Dec 20, 2010 0
Perhaps you’re already familiar with the newspaper terms “above the fold” and “below the fold.” If not:
“Above the fold” is a graphic design concept that refers to the location of an important news story or a visually appealing photograph on the upper half of the front page of a newspaper. Most papers are delivered and displayed to customers folded up, meaning that only the top half of the front page is visible. Thus, an item that is “above the fold” may be one that the editors feel will entice people to buy the paper. (Wikipedia)
“Below the fold” (as you may have guessed) refers to the bottom half of the page.
These terms have carried over onto the web.
Online, “above the fold” refers to what the viewer can see without scrolling down. In order to entice visitors to stay on your website, it’s important to make sure you put your best content above the fold. Web designers must consider where the fold falls when creating their design and owners should plan their content accordingly.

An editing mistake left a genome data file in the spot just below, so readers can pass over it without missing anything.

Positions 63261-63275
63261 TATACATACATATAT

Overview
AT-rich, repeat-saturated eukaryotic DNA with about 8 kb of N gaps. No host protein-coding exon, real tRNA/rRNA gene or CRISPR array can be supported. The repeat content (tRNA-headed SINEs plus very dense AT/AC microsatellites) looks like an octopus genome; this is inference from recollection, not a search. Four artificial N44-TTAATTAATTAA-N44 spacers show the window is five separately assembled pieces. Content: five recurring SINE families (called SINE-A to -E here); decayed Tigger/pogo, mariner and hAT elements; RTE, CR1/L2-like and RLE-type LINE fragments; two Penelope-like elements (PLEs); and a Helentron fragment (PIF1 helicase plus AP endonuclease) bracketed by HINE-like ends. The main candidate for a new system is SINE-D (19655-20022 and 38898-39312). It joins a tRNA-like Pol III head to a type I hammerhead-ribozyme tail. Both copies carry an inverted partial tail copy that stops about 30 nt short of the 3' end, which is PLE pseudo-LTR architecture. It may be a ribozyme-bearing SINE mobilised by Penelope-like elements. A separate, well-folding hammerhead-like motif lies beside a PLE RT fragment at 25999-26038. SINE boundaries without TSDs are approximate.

Awareness of where the fold falls on your homepage is crucial, but since visitors can enter your website on any page, it’s an important consideration across your entire website.
But, since visitors use different size monitors and have them set to various screen resolutions…
How can you tell where the “fold” is on your website?
Well, the easy way is to view your website (or any website) on www.whereisthefold.com.
You’ll get a screenshot showing the page design with horizontal lines and shaded boxes super-imposed on top, showing where different browser sizes cut off. There are also numbers indicating the percentage of people who use that size browser.
Pretty nifty! (Click images to view larger website screenshots)
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